In the international picture, corn faces strong competition from feed wheat from former Soviet republics (FSU) that harvested much better crops than a year ago. Also, the Ukraine will be a moderate corn exporter. World wheat stocks at the end of the current marketing year are projected to be a fully adequate 15.6 weeks’ supply. Ending stocks are projected to be 6.47 million tons higher than a year earlier, with China and FSU stocks up 8.77 million tons. In other words, China and FSU account for essentially all of the projected increase in global wheat stocks. Forty six percent of global stocks are projected to be held by China and FSU, where the accuracy of stocks is questionable.
Global corn stocks are projected to decline by 10% or 590 million bushels, to a tight 8 weeks’ supply. Forty one percent of these stocks are projected to be held by China. China will want to continue holding large stocks as a reserve against possible weather-induced short crops. Also note that accuracy of Chinese corn stocks is questionable.
Official USDA and Chinese government projections indicate China had a record 2011 corn crop and has adequate corn supplies. However reports from Chinese grain trade sources and the U.S. Grains Council continue to indicate China is likely to be a significant corn importer this season. At this writing, USDA reports their total 2011-crop purchases of U.S. corn at 88 million bushels, 616% above a year earlier.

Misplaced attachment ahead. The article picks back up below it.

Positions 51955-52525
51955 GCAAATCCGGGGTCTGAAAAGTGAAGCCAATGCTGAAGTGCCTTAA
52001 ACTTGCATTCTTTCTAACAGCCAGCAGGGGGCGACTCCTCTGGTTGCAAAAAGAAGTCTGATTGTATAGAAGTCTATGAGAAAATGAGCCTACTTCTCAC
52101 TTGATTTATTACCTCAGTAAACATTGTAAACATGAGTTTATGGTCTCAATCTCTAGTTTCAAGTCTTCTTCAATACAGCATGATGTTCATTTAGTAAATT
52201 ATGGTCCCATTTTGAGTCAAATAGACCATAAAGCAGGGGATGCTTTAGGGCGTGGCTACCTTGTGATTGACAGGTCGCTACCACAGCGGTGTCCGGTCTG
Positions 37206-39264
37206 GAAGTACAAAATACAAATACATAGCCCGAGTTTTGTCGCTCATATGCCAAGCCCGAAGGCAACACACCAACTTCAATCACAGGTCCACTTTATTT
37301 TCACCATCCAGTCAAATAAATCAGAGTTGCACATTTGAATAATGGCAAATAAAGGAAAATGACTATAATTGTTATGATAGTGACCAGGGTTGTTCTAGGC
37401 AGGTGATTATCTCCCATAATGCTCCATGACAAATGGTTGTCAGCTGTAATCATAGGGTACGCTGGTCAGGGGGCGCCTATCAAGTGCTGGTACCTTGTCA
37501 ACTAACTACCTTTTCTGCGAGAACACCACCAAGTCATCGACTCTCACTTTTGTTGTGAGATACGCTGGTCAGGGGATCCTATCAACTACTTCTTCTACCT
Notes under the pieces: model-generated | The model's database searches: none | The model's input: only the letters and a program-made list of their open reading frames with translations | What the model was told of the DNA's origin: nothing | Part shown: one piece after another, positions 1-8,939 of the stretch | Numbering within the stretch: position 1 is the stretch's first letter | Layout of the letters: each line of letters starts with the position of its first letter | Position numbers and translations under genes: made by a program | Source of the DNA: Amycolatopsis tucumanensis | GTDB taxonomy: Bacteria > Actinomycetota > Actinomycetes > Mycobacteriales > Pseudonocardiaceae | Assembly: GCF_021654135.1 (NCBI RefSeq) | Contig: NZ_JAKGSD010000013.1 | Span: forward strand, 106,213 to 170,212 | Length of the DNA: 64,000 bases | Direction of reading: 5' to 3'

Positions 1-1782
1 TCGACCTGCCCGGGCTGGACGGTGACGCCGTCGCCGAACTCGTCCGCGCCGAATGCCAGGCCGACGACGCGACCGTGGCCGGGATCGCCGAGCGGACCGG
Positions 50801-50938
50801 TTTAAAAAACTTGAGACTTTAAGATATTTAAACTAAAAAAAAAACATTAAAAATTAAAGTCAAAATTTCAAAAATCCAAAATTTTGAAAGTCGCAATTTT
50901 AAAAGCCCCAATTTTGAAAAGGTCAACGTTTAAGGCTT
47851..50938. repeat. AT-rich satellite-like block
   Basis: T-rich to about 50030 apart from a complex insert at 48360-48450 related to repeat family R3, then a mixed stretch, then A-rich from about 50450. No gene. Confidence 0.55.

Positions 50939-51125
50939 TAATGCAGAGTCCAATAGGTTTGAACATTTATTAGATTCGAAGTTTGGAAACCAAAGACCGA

The largest source of competition for U.S. corn is South America. Projections in USDA’s November 9 World Crop Supply-Demand report show moderately increased corn production for that region next spring, assuming normal weather. However, as a caution in South American crop prospects, weather specialists indicate a La Niňa weather pattern is present and could possibly intensify in the months ahead. Note from Figure 2 that Argentine and Brazilian corn production were reduced significantly by a La Niňa drought in 2008-09. A repeat of 2008-09 weather in the South American growing season could increase export demand for U.S. corn in the last 2/3 of the current marketing year. China also is reported to have an agreement to import two to three million tons of Argentine corn (80-120 million bushels) that normally would be shipped to other countries.
Based on estimated and projected foreign crops, we expect U.S. corn exports for the current marketing year to be 9 to 11% lower than last season but slightly higher than the latest USDA projection. U.S. corn export sales to date are up 1.2% from a year earlier. Eleven weeks into the new marketing year, an unusually high 53% of USDA’s projected marketing year total exports is already sold. Crop prospects in South America and Chinese purchasing activity should be carefully monitored in the next three months for updated indications of export demand. Larger exports than currently projected would necessitate a further reduction in domestic corn feeding.